WHAT DEMOCRATS HAVE BECOME
It is still true: What begins as tragedy can end as farce. So it is with the case of Christine Blasey Ford, who has accused Supreme Court nominee Brett Kavanaugh of assaulting her when she was 15 and he was 17 [36 years ago in 1982].
As of the most recent available moment in this episode, Ms. Ford’s lawyer said her client would not appear before the Senate Judiciary Committee until there is a “full investigation by law-enforcement officials.” Like the Mueller excavations, that could run to the horizon, unable to find anything but unwilling to stop until it finds something.
Let us posit that the one thing not at issue here is the truth. As a matter of law and fact, Ms. Ford’s accusation can be neither proved nor disproved.
This is as obvious now as it must have been when Dianne Feinstein and the other Democrats came into possession of this incident.
Surely someone pointed out that based on what was disclosed, this accusation could not be substantiated. To which the Democrats responded: So what? Its political value is that it cannot be disproved.
They saw that six weeks before a crucial midterm election, the unresolvable case of Christine Blasey Ford would sit like a stalled hurricane over the entire Republican Party, drowning its candidates in a force they could not stop.
In #MeToo, which began in the predations of Harvey Weinstein, Democrats and progressives finally have found a weapon against which there seems to be no defense. It can be used to exterminate political enemies. If one unprovable accusation doesn’t suffice, why not produce a second, or third? It’s a limitless standard.
The Democrats’ broader strategy is: Delay the vote past the election; win the Senate by convincing suburban women that Republicans are implacably hostile to them; seize power; and—the point of it all—take down the Trump government.
This is the “resistance.” This is what Democrats have become.
Resistance is a word and strategy normally found in a revolutionary context, which is precisely the argument made by the left to justify its actions against this presidency since the evening of Nov. 8, 2016. Anything goes. Whatever it takes. Brett Kavanaugh is not much more than a casualty of war.
Rather than try to argue or win public issues on substance, the Democrats have become a party that seems to think it can win with muscle alone.
Environmentalism emerged in the 1970s as a worthwhile idea that attracted the interest and support of both parties. From Al Gore onward, it became a bludgeon to beat up the other party.
Now sexual abuse, an issue originating in utmost seriousness, has been quickly captured and fashioned into a political weapon by the Democrat Left.
Politics as trench warfare has relieved the Democrats of the burden of thought. Extending the Pelosi Rule—we have to pass the bill to find out what’s in it—we now have the Gillibrand Standard.
Commenting this week on Ford v. Kavanaugh, New York Sen. Kirsten Gillibrand, another 2020 presidential aspirant, said, “I believe it is disqualifying, given what we know.” In other words, what she believes is based on next to nothing.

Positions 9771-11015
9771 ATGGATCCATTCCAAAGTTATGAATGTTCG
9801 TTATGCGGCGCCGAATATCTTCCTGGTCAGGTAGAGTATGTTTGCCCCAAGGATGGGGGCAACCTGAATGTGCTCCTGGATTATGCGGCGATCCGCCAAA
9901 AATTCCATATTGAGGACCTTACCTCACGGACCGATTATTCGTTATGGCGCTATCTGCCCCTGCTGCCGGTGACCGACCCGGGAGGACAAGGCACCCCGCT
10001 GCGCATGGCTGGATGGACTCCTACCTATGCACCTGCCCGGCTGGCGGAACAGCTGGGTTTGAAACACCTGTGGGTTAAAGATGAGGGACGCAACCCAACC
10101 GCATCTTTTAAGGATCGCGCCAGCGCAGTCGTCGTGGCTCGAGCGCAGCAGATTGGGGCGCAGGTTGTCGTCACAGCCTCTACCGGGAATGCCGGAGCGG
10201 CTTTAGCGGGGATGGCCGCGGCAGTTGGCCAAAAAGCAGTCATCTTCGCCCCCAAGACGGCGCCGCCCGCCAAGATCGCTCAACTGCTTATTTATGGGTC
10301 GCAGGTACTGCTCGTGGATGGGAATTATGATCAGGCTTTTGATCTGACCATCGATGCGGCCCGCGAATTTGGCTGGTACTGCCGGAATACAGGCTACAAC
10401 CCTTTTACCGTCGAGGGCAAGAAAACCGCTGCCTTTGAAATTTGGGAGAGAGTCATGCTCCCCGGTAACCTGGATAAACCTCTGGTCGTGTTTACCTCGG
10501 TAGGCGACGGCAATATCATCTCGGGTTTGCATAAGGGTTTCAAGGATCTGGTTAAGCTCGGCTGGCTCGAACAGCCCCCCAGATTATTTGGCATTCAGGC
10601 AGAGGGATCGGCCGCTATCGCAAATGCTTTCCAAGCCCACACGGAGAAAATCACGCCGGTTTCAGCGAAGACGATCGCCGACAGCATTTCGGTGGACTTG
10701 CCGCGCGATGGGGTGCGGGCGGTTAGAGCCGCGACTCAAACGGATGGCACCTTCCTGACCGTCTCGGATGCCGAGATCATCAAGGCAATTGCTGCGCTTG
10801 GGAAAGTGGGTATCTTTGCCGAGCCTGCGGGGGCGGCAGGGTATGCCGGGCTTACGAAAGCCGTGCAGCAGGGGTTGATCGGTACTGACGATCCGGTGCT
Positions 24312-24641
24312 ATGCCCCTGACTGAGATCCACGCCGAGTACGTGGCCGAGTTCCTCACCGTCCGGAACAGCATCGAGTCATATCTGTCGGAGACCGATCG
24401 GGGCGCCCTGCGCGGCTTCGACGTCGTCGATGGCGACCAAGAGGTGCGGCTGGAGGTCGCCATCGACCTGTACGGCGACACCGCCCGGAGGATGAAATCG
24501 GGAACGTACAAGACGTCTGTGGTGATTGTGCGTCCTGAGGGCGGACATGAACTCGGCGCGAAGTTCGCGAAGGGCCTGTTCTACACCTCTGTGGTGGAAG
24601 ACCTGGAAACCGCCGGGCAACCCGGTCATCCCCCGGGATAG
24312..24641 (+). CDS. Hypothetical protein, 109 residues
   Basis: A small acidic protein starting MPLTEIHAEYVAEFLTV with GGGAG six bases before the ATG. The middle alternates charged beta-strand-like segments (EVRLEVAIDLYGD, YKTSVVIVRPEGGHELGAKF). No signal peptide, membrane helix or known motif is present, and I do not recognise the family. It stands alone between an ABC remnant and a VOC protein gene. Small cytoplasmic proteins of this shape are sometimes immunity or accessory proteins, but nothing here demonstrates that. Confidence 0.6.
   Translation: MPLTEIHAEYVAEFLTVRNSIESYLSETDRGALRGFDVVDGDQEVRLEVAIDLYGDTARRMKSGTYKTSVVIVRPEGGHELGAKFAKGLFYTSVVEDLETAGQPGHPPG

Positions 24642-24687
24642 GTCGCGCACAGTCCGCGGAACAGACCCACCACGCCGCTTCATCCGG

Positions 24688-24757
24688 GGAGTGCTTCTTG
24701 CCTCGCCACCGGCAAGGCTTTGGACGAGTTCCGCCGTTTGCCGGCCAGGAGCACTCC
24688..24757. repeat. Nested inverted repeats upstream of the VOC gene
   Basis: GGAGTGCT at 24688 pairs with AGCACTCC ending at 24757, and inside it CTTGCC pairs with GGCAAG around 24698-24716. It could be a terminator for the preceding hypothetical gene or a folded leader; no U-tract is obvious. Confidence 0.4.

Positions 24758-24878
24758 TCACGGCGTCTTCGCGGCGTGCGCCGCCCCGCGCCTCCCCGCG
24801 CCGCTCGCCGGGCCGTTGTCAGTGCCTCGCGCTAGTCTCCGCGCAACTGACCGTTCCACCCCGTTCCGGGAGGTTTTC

Put on defense by these accusations, Majority Leader Mitch McConnell and Judiciary Committee Chairman Chuck Grassley unsurprisingly agreed to a hearing in which Ms. Ford would tell her story and Judge Kavanaugh would speak. Then the senators would vote.
Consider the spectacle: Judge Kavanaugh’s nomination for the U.S. Supreme Court, the embodiment of a modern rule of law, is being decided in the Senate by the medieval practice of trial by ordeal, such as surviving immersion in fire or ice. Trial by ordeal was outlawed by the Lateran Council in 1215.
Or worse, the standards of the mob in the Roman Colosseum, turning thumbs up or down on the combatants. Though unlike the Senate Democrats, the Roman mob at least had an open mind.
Incidentally, the standard trope that Donald Trump has degraded our politics? We don’t need to hear that anymore. Or about the moral certitudes of the religious right.
Is there a sadder figure in the modern Democratic Party than Sen. Dianne Feinstein? Elected to the Senate in 1992, Mrs. Feinstein has produced a creditable career. Her above-it-all reputation was never quite deserved, but she has at least performed with dignity.
Now, seeking re-election at 85, she is getting heat from the progressive-dominated Democrat Party in California, the world capital of identity-only politics.
By withholding from the committee the accusatory Ford letter that came into her possession nearly two months ago, Sen. Feinstein ensured the nomination’s descent into such a hapless, cynical moment. This will be the most remembered event in Sen. Feinstein’s career.
The Kavanaugh nomination, “given what we know,” has come down to an undiscoverable accusation. The defeat of a Supreme Court nominee on this basis would be a victory for a level of conscious political nullification not seen in the U.S. for a long time.
Republicans in the Senate shouldn’t allow it, and voters in November should not affirm it.
Daniel Henninger is the Deputy Editorial Page Director of the Wall Street Journal.